For several years, Findlay City Council has tried to stay out of a power struggle between Goliath (American Electric Power) and David (Hancock-Wood Electric Co-op).
But it won’t be able to until it acts to protect H-W from being run out of town.
Hancock County’s lone electric providers had played well for years. AEP has a municipal franchise that entitles it to residential and commercial customers within the city limits, while H-W has a territorial franchise which provides the same, but mostly in rural areas.
The arrangement, however, doesn’t prevent conflicts which can arise when land is annexed into Findlay, and both utilities lay claim to a new business.
For over 30 years, the two companies worked through those situations. The company which acquired the new electric account would “swap” some of its territory to the other to help balance the load.
The agreed-upon revised territories would be sent to the Public Utilities Commission of Ohio, which would update the electric maps. The give-and-take, however, has ended. Lately, AEP has been grabbing the new large commercial businesses, leaving H-W out of the process and offering little, if anything, in return.
As a result, H-W has asked council to amend its territorial agreement through legislation, with hopes it would encourage the previous business arrangement with AEP, and, if not, to provide H-W needed documentation to file an unfair business practices complaint against AEP with the PUCO.
Council, however, nixed the legislation last summer and again last Wednesday, and in doing so kicked the can down the road.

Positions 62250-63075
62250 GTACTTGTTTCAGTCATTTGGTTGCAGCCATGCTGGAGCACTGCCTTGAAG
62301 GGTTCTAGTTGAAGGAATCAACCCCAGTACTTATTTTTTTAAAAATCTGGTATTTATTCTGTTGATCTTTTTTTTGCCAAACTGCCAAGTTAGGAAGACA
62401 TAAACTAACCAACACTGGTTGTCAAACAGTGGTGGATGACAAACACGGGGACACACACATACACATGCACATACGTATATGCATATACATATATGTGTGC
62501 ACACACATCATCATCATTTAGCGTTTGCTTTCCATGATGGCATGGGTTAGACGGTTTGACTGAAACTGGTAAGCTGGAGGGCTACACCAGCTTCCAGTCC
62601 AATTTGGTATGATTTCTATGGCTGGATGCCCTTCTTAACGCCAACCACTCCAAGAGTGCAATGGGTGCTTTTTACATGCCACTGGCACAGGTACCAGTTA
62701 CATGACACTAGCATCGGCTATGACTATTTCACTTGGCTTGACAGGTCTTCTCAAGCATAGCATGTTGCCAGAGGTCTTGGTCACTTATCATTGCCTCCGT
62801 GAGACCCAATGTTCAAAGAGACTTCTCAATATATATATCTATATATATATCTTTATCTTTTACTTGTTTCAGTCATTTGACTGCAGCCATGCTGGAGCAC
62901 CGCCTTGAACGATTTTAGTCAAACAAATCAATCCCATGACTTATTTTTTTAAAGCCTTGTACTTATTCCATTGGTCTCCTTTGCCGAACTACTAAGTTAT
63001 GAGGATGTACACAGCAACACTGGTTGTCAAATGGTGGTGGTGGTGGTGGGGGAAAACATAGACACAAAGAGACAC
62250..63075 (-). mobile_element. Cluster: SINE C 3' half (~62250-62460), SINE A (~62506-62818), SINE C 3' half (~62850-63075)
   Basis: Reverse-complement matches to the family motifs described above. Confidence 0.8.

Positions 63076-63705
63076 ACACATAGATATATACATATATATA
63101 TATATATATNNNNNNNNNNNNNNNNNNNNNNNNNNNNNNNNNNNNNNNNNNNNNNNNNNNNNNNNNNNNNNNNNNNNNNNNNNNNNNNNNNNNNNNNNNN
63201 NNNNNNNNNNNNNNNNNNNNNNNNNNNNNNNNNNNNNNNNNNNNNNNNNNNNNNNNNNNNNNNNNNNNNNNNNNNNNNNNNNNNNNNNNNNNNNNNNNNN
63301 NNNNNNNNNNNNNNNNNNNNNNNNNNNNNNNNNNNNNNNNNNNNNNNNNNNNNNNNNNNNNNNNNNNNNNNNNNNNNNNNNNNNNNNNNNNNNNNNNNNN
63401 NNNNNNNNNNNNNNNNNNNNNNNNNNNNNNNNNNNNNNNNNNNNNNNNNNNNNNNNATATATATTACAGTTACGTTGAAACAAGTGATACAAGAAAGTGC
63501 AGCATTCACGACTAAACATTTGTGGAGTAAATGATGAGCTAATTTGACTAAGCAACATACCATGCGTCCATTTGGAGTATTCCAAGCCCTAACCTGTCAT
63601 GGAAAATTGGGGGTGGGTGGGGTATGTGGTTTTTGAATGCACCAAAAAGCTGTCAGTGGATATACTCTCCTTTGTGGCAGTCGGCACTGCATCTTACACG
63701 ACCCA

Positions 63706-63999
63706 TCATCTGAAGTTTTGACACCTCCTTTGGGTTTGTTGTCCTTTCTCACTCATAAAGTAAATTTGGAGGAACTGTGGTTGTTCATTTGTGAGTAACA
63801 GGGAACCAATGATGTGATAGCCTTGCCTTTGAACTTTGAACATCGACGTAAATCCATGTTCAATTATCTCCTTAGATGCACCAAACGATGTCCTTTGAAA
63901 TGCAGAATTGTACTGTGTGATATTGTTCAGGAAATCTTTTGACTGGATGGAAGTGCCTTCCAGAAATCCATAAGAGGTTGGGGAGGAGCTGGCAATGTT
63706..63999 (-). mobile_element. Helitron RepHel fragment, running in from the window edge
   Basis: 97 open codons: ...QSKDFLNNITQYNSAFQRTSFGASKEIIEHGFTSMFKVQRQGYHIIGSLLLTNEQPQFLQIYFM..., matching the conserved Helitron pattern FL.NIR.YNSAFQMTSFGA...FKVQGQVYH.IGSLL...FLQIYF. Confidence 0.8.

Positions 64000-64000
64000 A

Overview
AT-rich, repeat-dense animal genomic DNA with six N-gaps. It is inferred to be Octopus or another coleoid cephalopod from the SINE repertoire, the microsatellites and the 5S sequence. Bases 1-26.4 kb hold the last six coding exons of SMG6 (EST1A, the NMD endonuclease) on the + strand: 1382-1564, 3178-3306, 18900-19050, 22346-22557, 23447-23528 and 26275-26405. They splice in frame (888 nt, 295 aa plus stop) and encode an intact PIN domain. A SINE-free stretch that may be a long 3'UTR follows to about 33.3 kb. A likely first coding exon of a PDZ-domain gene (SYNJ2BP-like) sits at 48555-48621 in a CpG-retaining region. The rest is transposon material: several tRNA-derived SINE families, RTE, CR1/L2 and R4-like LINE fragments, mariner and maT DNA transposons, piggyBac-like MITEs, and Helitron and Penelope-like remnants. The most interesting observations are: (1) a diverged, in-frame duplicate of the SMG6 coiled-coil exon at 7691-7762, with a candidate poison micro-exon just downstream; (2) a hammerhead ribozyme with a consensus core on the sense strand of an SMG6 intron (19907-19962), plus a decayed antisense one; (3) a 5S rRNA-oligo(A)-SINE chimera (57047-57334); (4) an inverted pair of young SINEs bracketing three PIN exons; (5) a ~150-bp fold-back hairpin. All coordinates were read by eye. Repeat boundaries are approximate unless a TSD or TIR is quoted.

While all sides in the dispute have been invited to a council committee meeting today, it remains to be seen what will be accomplished, if anything. Council has already spent countless hours in committee examining the matter, after all, and has now twice rejected legislation.
Still, council’s refusal to act is troubling, and sends the wrong message to smaller companies, like H-W, which offers competitive rates and has a good service record, yet lacks the political clout and financial backing to compete with powerhouses like AEP.
Hancock County needs both AEP and H-W to keep rates competitive. Each should have an opportunity to compete for new business in overlapping territories, and each should have the opportunity to be at the table. That isn’t happening now.
The playing field will never be level. AEP already has the majority of the electric business in Findlay, and H-W’s territory continues to shrink with each annexation.
Council can no longer sit idly by and allow Goliath to bully David. The PUCO polices the state’s utilities, but the original municipal and territorial franchises were created through acts of council and can be amended by council.
Unfortunately, the issue may have gotten too political to be fully resolved on the local level. There are simply too many conflicts of interest.
H-W has invested heavily in infrastructure in its territory on the east side of Findlay in preparation for future business, only to have new commercial business yanked out from under it.
If AEP’s power grab is allowed to continue unabated, H-W will eventually have little choice but to raise rates on its existing customers to pay down its stranded utility debt. Council’s rejection of the H-W requests has left AEP with total control of the new commercial electric market, and contributed to AEP’s unwillingness to negotiate fairly with H-W.
Perhaps the Findlay-Hancock County Alliance, the economic development agency of which both utilities are members, can orchestrate a cooperative agreement that helps resolve the community-wide issue.
But if the two sides can no longer play nice, council should finally pass legislation that allows H-W to make its case in Columbus.
If it doesn’t, it will show council is in AEP’s back pocket. Worse yet, it sends the wrong message to any small business which tries to stand up to a big one in Findlay.
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